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Why Mike Lee's Amendment to the Omnibus Sent Democrats Scrambling Overnight

AP Photo/Christian Chavez

Late on Wednesday evening following Ukrainian President Volodymyr Zelensky's address to a joint session of Congress, members of the United States Senate were back to squabbling over the 4,155-page, $1.7 trillion omnibus bill being forced by Democrats with assistance from some Republicans such as Senate GOP Leader Mitch McConnell of Kentucky — and the massive bill might be in deep trouble.  


In a stroke of genius, Republican Senator Mike Lee of Utah decided to try and attach an amendment to the monstrous omnibus that would extend Title 42 expulsion authority that was set to expire this week.

Lee further explained on his personal Twitter account that the omnibus "contains nothing to secure the border, and in fact contains language undermining border security. Without an up-or-down vote on Title 42, every Senate Republican should oppose cloture on this bill," he said. 

And, instead of the insanity contained in the omnibus, Lee called on Senate Republicans to "support a short-term spending bill, allowing the new Congress—with the incoming Republican House—to start the spending process over again in January."

Lee's proposed amendment sent Democrats scrambling, and those antics are, oddly enough, uniting Republicans from divergent wings of the GOP. 

South Carolina Senator Lindsey Graham tweeted Wednesday night that "it is outrageous that Senate Democrats are refusing to allow a vote" on Lee's amendment which "is relevant to the underlying legislation and represents good policy for the United States." Notably, Graham said "Republican are willing to work with Democrats, but not at all costs." 


Graham has been a supporter of the omnibus bill while admitting the process "is broken and it is bigger than it should be," but it sure sounds like he's backing Lee who earlier called the omnibus an "act of extortion."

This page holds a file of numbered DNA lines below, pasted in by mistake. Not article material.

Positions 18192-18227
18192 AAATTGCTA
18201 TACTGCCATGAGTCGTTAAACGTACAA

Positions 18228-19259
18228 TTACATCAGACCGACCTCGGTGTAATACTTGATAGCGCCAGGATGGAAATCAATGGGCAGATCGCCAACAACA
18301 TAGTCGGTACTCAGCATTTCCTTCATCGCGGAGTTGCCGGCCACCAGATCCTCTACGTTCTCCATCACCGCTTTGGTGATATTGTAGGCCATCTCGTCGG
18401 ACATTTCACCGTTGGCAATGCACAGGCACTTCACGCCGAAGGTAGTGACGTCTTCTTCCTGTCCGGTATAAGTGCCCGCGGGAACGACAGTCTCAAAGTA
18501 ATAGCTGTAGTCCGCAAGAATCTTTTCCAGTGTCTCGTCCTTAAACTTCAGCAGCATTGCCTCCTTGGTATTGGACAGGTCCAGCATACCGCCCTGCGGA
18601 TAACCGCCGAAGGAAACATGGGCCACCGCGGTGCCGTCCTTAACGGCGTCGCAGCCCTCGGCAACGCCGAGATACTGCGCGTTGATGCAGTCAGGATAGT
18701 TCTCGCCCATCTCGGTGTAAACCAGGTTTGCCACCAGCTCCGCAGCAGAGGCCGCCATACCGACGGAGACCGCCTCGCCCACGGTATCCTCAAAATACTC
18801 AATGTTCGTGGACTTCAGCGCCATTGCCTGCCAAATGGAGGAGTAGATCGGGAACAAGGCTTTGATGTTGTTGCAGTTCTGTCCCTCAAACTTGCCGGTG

Graham continued, saying that if the omnibus "fails because Democrats care more about letting Title 42 lapse than funding the federal government, so be it." 

Following Graham's remarks, reporting from Capitol Hill painted a bleak situation as Democrats face an ever-closing window to pass the bill before Friday night's deadline after which the federal government will begin shutting down. "The bill is hanging by a thread," said Democrat Chris Coons of Delaware. Republican Senator Todd Young of Indiana seemed to agree, saying he doesn't "anticipate much forward movement."

Confirming that the issue of allowing a vote on Lee's amendment regarding Title 42 might be big enough to sink the bill. Democrat Senator Chris Murphy of Connecticut claimed Republicans demanding a vote on the matter is "not a good faith effort" before acknowledging it might be an attempt to "deliberately take down the bill."


Things were so bleak that the White House's legislative affairs team convened in Senate Majority Leader Chuck Schumer's office to discuss the "giant speed bump" that emerged from the commonsense concern raised by Lee. 

What Democrats are fearing is the potential for Lee's amendment to succeed in the Senate, but not be passable in the House, which would doom the omnibus and deliver a significant win for conservatives who believed a massive funding bill should wait until the new Congress begins work in January with Republicans in control of the House and able to rein in Democrats' latest spending binge. 

By the late night hours of Wednesday, the Senate headed home rather than proceeding with additional votes as was initially expected with growing doubts about how the omnibus might survive the week to be passed by both chambers and signed by President Biden before Friday's shutdown deadline. 

More talks between senators were promised for Thursday morning but, with time running out, it's clear that things are make-or-break for the omnibus bill that was, until recently, easily sailing its way through Congress toward passage before Friday. 


If anything is clear, it's that Lee is seeing success in rallying the GOP to make a stand for something conservatives actually care about and see as a dire situation that needs to be addressed now, not in another nine months when the current omnibus would expire and allow debate on funding again. 

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